Experiential marketing – that is, making your marketing activities an experience for your target audience, instead of something you spout at them hoping they convert – sounds a lot like a B2C-exclusive tactic.
It doesn’t have to be, though. In fact, it shouldn’t. Making your audience actively engage with your marketing makes your brand much more memorable.
So how do we take something that seems inherently B2C-oriented and repurpose it for B2B?
B2B Experiential Marketing? You Bet – Here’s How
First of all, let’s look at what experiential marketing is.
In a nutshell, it’s when your campaign involves your audience interacting with your brand, rather than just being marketed “at”.
Here’s the thing – in the B2C world, this happens all the time. Livestreams, escape rooms, events are all examples.
Experiential marketing is exceptional for branding purposes. Here’s a real-world example: Google launched the Google Impact Challenge in the Bay Area. They distributed interactive posters throughout the area, where people could vote for which non-profit they felt deserved some extra funding.
Then, Google distributed $10M among the top 35. It was a strong community-oriented move that built goodwill and brand reputation, all without anyone having to actually interact with a Google rep. They could just vote at their convenience and feel like they were participating in a community-building activity. Because they were.
This is a great example of experiential marketing that wasn’t just another event marketing, er, event.
All of this is great, but how do you apply it to B2B?
Understand Your Audience
Before you get stuck in and start designing something that will generate tons of engagement, you need to know who you’re aiming at. You want people to take time out of their day to engage with your brand.
For that to happen, the experience you’re offering needs to resonate well, and that means understanding your audience.
Google Impact worked because it was centered on a particular community. For B2B, you need to take a somewhat different approach.
First of all, where does your audience spend their time? Social media, probably – we’re all guilty of it. But what channels specifically?
Next, look at how they engage with your existing content. Do they respond better to longer-form blogs and emails, or short and sweet? Are your videos getting some traction? Why?
Once you understand where to find your audience and what sort of things tend to get their attention, you can start building an experience for them.
Show-and-Tell Your Story
Storytelling is a crucial part of any marketing, but it’s especially important when your campaign is meant to deliver a particular experience.
If you’re crafting an online experience, you can get massively creative with it. If your goal is to showcase your company culture and get people more interested in who you are, create an interactive digital tour of your offices!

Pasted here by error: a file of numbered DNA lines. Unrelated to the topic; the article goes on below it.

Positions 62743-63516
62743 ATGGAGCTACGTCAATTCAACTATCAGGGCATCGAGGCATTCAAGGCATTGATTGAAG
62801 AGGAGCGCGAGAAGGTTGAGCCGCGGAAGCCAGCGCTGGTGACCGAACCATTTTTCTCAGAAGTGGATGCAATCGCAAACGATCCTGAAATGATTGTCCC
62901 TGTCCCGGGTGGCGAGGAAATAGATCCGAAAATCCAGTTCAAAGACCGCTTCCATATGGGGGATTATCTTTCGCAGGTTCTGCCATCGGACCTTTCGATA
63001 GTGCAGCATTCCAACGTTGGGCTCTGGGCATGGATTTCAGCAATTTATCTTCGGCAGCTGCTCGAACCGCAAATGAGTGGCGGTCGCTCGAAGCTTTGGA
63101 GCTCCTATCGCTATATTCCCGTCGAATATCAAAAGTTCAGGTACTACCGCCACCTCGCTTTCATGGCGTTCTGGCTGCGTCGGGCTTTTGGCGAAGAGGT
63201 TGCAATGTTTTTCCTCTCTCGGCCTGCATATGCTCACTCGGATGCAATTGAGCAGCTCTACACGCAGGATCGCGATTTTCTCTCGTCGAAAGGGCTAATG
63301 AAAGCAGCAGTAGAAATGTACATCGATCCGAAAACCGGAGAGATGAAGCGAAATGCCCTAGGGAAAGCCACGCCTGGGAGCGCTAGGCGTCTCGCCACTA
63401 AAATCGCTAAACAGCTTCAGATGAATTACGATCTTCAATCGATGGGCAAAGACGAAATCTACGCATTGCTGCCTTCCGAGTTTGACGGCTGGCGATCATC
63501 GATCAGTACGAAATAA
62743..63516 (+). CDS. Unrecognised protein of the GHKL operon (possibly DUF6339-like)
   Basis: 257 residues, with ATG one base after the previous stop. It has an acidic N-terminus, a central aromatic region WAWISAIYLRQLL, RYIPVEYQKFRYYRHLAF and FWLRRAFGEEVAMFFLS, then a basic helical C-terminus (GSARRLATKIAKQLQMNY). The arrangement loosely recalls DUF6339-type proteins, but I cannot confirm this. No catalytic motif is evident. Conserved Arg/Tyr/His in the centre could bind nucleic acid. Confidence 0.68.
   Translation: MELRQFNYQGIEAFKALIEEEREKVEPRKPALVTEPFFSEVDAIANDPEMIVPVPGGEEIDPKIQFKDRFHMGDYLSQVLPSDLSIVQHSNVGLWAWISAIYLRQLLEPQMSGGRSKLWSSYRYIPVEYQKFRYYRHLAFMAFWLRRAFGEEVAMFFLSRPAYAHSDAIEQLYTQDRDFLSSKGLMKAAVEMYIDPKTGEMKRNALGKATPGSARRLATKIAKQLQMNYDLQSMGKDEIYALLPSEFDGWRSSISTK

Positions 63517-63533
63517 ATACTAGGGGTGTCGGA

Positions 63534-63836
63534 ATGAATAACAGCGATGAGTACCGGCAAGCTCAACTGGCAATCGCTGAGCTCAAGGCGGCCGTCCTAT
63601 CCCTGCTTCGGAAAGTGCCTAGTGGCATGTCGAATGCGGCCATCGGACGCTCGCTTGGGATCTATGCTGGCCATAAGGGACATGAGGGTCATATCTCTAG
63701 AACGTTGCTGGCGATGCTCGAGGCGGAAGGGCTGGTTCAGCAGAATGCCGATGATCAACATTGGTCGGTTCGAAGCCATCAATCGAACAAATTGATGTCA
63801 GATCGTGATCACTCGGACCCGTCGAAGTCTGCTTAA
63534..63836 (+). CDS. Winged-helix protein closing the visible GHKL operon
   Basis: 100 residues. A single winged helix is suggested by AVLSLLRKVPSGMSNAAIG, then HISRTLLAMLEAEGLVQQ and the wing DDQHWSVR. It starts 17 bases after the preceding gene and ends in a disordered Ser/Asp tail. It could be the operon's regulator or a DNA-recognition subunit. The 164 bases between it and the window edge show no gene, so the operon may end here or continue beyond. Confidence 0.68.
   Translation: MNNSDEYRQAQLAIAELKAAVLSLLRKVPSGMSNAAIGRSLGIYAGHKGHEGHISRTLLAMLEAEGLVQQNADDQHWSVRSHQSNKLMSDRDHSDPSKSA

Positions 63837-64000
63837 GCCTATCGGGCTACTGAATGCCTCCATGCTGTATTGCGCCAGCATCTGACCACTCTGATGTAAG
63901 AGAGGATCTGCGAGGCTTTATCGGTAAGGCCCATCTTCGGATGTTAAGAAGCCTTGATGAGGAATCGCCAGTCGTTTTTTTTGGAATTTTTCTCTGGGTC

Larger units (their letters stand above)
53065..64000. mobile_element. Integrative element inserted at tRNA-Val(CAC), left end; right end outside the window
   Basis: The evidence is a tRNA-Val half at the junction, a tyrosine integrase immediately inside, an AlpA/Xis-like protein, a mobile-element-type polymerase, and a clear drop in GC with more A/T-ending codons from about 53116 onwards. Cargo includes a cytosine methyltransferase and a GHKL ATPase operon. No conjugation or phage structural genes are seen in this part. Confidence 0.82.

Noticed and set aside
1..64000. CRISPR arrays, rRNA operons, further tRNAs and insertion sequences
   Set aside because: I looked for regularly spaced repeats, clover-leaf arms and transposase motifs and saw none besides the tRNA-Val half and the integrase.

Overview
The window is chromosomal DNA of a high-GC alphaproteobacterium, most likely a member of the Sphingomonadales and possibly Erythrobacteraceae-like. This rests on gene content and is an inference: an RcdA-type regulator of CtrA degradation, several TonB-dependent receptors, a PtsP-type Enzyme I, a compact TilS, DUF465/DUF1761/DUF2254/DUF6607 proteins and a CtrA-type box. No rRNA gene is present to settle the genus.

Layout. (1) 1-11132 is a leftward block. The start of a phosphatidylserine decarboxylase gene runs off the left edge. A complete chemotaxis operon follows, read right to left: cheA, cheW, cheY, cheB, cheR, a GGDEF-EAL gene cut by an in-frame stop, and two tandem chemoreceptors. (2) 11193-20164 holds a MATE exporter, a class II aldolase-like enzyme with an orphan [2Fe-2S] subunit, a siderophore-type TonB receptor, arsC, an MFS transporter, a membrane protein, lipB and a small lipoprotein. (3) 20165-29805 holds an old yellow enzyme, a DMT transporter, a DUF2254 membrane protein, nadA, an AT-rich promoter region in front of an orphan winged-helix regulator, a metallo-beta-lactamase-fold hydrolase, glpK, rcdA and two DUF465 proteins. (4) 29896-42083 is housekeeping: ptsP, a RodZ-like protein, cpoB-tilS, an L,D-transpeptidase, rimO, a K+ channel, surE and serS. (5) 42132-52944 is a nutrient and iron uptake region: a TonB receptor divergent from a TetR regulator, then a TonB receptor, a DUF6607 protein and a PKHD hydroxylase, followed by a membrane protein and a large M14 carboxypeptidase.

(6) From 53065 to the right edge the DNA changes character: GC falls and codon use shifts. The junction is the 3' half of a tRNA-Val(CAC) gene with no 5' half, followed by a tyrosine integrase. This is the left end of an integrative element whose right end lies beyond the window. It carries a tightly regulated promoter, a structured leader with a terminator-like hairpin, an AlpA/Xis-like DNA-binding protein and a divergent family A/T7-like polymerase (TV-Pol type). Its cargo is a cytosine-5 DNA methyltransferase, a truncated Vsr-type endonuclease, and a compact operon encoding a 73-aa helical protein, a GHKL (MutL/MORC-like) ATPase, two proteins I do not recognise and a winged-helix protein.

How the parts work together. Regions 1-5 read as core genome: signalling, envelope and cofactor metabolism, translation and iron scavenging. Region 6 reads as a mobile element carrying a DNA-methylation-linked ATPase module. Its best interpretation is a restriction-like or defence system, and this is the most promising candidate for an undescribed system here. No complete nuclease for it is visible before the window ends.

Turn it into a something like a virtual museum tour, with stills of your office life. Pop-up an exhibit-style blurb about what people are seeing. Go the extra mile and add museum-tour-style audio explaining each “exhibit”.
Sounds a bit out there, but it’s a lot more fun and interactive than just another “About Us” page on a corporate website, no?
Whatever your goal is, find a way to tell that story with creativity.
Lean on Social Media
If you’ve created a really fun digital experience, you need to get the word out. What better way to do that than on social media?
Create and push a hashtag for your new experience, especially if you have an established following online already. Boost your posts to reach a wider audience, and consider incorporating an ad for your new experience in your social media ad campaigns.
Encourage people to share your posts and spread the word about this awesome thing you’ve created.
But How Does This Generate Leads?
Think about your buyers’ journey. The average B2B buyer spends a lot of time informing and educating themselves before ever contacting a vendor, so you can be sure that the potential leads perusing your site will be interested in your new experience.
If your typical buying cycle is a couple months long, an engaging, creative experience can help nurture those leads.
More than that, though, you can flex your creative muscles and design something that’s fun, engaging, and coaxes people closer to a purchase at the same.
Maybe you can incorporate your actual product into your experience. Let people try it out and hold a contest for who can do the most creative thing with it.
The only true limitation here is your creativity. If you make every interaction with your brand a fun, positive, engaging one, you’re already winning.
Align with Them, Not Vice Versa
Don’t create something you like and try to crowbar people into that box. The key to success with experiential marketing is to analyze your customers and audience, their buyer’s journey, and their engagement tendencies.
And then create something that fits that bill perfectly.
As always in B2B marketing, the more you make it about them, the better your results will be.